I sold all my astronomy gear (an SPC-8 with the de rigueur slew of stuff) after moving to Seattle. The sky quality I had in my Massachusetts backyard was now at least 30 minutes away by car. This increased hassle factor, and some other personal matters, made jettisoning the hobby the right call. There are probably billions of dollars of telescopes, microscopes, boating gear, camping gear, fitness machines, etc. in America’s attics, and I’ve never been inclined to add to the collection. I’m a big believer in discarding or selling something if I haven’t used it in the past year – or don’t intend to in the coming year.
Well… The astronomy bug resurfaced in May! I don’t know why, but it did. And I’m thoroughly enjoying it!
I’ve been brushing off my observing notes, familiarizing myself with today’s tools, and ruminating about my goals this time around. Right now I only have a pair of Adlerblick 10×50 binoculars, so I’m confining myself to lunar, planetary, and easily notable deep sky objects. If I’m still at it four months’ hence, I’ll start pricing large scopes.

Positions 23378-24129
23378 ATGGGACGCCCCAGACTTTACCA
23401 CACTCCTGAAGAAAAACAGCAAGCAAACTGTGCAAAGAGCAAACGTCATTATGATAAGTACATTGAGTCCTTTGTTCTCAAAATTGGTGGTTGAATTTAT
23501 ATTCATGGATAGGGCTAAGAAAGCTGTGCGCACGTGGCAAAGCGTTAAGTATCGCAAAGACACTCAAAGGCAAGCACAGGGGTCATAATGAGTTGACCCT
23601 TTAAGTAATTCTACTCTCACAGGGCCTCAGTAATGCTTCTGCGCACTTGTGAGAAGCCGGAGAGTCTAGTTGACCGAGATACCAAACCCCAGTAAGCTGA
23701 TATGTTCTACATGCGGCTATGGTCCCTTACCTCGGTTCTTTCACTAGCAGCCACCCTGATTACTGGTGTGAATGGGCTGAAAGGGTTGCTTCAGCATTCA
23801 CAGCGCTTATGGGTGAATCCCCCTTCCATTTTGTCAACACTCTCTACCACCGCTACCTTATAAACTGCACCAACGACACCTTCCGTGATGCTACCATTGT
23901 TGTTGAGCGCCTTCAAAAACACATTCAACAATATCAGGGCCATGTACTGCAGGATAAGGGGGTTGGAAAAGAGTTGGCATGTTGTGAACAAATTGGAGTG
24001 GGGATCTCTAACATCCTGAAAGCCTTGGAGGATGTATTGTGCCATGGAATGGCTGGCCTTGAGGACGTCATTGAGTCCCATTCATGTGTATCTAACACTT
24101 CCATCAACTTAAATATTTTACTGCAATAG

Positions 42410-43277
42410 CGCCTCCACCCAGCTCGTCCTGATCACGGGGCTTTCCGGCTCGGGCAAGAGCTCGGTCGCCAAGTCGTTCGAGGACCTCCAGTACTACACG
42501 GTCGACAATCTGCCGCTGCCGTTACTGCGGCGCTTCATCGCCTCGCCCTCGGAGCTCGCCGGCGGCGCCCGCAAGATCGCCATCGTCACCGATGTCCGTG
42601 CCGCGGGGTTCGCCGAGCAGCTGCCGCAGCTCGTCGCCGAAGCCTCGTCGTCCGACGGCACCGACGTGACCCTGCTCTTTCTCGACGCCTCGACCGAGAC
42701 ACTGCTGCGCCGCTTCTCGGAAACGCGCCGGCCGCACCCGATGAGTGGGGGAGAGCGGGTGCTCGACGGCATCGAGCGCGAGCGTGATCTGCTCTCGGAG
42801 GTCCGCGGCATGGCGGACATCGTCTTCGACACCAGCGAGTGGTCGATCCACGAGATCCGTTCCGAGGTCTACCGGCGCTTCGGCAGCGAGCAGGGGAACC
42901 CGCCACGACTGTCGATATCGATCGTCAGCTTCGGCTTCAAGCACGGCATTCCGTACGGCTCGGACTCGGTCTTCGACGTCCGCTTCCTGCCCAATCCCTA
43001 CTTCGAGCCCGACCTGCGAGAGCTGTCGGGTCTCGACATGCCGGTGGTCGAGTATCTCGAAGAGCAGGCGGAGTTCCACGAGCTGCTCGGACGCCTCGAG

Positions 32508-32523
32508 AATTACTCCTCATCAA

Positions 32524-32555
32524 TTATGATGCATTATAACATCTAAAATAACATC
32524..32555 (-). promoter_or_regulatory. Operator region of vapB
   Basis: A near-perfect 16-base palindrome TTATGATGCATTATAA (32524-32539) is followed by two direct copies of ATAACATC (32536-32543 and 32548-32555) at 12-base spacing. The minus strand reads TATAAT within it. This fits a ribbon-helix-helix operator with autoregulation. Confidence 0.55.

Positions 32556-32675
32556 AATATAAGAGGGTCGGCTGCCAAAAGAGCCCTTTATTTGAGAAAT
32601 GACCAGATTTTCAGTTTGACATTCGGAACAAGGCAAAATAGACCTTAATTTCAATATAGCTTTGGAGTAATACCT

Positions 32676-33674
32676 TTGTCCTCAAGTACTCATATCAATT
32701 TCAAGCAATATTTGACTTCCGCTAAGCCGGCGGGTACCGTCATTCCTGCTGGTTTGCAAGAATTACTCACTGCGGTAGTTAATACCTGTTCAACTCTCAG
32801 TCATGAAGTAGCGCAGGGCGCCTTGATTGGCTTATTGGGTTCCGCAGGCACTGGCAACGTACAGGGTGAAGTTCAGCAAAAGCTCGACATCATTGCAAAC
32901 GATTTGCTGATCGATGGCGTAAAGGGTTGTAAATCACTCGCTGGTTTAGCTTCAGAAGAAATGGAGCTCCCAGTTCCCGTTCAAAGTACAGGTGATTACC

One type of service that didn’t exist back in 1992 are night sky forecasts. I’ve found a couple; my favorite is Clear Sky Charts. Clear Sky Charts applies forecast models to your location’s weather information, and predicts the night sky quality for star gazing. It factors in the cloud cover, transparency (based on water vapor concentration), seeing (turbulence), darkness (light pollution), wind, humidity, and temperature. This is very useful information for amateur stargazers.
If your location is in CSC’s database, it’s a dandy service. If your location isn’t in CSC’s database, you can nicely ask the maintainer and he’ll add it. Very cool!